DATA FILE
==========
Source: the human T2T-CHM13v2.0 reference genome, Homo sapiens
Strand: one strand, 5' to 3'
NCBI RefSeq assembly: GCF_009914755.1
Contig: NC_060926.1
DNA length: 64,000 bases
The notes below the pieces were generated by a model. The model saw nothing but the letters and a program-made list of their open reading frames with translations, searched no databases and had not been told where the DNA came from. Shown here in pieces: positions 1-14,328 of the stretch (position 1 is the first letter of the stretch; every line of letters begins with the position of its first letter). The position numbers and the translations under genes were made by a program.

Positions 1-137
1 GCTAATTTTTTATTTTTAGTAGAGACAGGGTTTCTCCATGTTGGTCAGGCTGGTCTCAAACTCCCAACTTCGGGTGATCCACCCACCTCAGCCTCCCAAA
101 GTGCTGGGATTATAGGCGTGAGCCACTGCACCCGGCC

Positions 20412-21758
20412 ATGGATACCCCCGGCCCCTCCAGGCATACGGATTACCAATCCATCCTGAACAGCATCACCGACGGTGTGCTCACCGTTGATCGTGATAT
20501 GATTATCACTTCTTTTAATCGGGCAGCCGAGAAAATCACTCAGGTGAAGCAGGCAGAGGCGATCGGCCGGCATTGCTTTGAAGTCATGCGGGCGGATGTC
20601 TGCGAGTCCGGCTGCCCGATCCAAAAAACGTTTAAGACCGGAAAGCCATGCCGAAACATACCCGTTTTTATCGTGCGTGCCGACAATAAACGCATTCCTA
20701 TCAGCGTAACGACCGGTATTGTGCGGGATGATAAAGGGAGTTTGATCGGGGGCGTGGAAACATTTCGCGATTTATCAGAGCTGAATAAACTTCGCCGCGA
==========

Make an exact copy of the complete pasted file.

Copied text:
Source: the human T2T-CHM13v2.0 reference genome, Homo sapiens
Strand: one strand, 5' to 3'
NCBI RefSeq assembly: GCF_009914755.1
Contig: NC_060926.1
DNA length: 64,000 bases
The notes below the pieces were generated by a model. The model saw nothing but the letters and a program-made list of their open reading frames with translations, searched no databases and had not been told where the DNA came from. Shown here in pieces: positions 1-14,328 of the stretch (position 1 is the first letter of the stretch; every line of letters begins with the position of its first letter). The position numbers and the translations under genes were made by a program.

Positions 1-137
1 GCTAATTTTTTATTTTTAGTAGAGACAGGGTTTCTCCATGTTGGTCAGGCTGGTCTCAAACTCCCAACTTCGGGTGATCCACCCACCTCAGCCTCCCAAA
101 GTGCTGGGATTATAGGCGTGAGCCACTGCACCCGGCC

Positions 20412-21758
20412 ATGGATACCCCCGGCCCCTCCAGGCATACGGATTACCAATCCATCCTGAACAGCATCACCGACGGTGTGCTCACCGTTGATCGTGATAT
20501 GATTATCACTTCTTTTAATCGGGCAGCCGAGAAAATCACTCAGGTGAAGCAGGCAGAGGCGATCGGCCGGCATTGCTTTGAAGTCATGCGGGCGGATGTC
20601 TGCGAGTCCGGCTGCCCGATCCAAAAAACGTTTAAGACCGGAAAGCCATGCCGAAACATACCCGTTTTTATCGTGCGTGCCGACAATAAACGCATTCCTA
20701 TCAGCGTAACGACCGGTATTGTGCGGGATGATAAAGGGAGTTTGATCGGGGGCGTGGAAACATTTCGCGATTTATCAGAGCTGAATAAACTTCGCCGCGA